Campany focuses on the second half of the 20th century to the present day, but also looks at its early roots, offering a glimpse into the development of the medium over the last 200 years. Many legends of photography make appearances — Gregory Crewdson, Rineke Djkstra, Bill Brandt, and Robert Frank, to name a few — but there are no images by Winogrand, Weston, or Arbus. In their place are pictures by engineers, anthropologists, and obscure South African journalists. A change I found refreshing.

On Photographs deserves high praise, but I also have to point out a couple of criticisms. It’s not uncommon when reading a text-heavy book to find a couple of typos, but there are enough in here to genuinely surprise and annoy me (Baldessari threw the balls, not through them). Much more importantly, in developing his argument Campany emphasizes the importance of photographic tools and technologies, mostly in addressing the importance of screens, cameras, and the printed page.

Photography is a technical medium, and we experience this so much more broadly than Campany acknowledges. More than just images, photographs are also objects. There is no denying that the screen is the primary way each of us experiences photographs now, but there are reasons wet plate remains so popular today, and why processes like platinum or cyanotype have stuck around for decades. How a photograph exists as an object is part of how it conveys meaning, and I think Campany fails to address this facet. There is important contemporary work by artists — think of Alison Rossiter, Sally Mann, and Meghann Riepenhoff — who have made the materiality of the medium an essential part of their vision, understanding that the passage of time on the physical presence of the image is part of how we make meaning from photographs.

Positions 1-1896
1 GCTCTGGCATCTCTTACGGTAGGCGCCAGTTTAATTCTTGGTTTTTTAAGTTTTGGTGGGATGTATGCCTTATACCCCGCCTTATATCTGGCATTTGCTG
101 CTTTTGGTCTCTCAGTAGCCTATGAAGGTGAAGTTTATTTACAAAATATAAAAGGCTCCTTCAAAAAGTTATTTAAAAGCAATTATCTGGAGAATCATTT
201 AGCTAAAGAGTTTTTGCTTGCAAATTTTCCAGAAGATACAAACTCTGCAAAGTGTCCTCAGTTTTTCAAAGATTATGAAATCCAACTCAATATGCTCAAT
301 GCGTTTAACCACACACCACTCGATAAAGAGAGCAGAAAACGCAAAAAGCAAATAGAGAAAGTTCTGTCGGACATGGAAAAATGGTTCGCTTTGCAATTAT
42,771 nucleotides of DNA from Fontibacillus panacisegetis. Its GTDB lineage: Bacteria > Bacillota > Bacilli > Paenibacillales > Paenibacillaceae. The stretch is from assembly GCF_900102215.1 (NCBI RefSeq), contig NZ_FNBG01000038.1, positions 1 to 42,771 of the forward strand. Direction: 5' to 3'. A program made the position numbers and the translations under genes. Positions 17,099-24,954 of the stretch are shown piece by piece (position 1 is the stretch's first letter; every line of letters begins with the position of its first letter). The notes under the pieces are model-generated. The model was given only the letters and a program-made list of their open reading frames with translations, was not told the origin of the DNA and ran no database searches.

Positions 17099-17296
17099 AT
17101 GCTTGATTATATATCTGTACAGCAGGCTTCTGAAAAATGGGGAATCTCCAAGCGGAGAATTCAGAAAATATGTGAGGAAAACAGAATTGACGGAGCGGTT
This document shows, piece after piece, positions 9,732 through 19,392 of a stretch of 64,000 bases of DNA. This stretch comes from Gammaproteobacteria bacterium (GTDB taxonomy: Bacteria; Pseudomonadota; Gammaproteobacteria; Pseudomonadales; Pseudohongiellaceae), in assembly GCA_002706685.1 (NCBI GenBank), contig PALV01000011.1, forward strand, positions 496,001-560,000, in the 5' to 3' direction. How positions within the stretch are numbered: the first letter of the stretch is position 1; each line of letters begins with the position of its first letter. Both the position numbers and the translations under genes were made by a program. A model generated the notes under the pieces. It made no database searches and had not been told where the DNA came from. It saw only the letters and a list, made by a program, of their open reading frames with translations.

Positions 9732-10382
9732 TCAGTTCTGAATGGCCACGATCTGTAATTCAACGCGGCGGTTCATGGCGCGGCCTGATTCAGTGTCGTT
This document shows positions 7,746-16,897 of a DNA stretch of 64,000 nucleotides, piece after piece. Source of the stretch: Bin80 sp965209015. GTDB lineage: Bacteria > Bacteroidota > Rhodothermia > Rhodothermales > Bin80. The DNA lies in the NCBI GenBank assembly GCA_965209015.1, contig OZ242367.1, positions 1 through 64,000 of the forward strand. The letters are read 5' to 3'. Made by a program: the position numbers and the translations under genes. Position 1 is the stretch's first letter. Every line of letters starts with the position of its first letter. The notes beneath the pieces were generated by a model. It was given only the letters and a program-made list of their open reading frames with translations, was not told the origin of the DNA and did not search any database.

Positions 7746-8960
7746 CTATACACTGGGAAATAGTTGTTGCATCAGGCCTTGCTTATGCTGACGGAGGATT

Campany ends his book with an interesting musing about the evolution of photography from its inception to the present, and, strangely enough, with a pair of images — a negative and positive print — made by William Henry Fox Talbot’s wife, Constance. It’s a simple image, more photogram than photograph, made by contact printing the text of a poem. Campany turns this picture into an opportunity to reflect on how photography has developed since Constance made the print. His ultimate conclusion is that it hasn’t changed much; that photography was conceived with all that we know of it today. Herein lies the success of On Photographs. Simply and clearly, Campany shows us the incredible complexity of a medium that has both baffled and consumed our lives, one full of possibilities and contradictions from the very beginning that we are still trying to understand.

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Brian Arnold
is a photographer and writer based in Ithaca, NY, where he works as an Indonesian language translator for the Southeast Asia Program at Cornell University. He has published two books on photography, Alternate Processes in Photography: Technique, History, and Creative Potential (Oxford University Press, 2017) and Identity Crisis: Reflections on Public and Private and Life in Contemporary Javanese Photography (Afterhours Books/Johnson Museum of Art, 2017). Brian has two more books due for release in 2021, A History of Photography in Indonesia: Essays on Photography from the Colonial Era to the Digital Age (Afterhours Books) and From Out of Darkness (Catfish Books).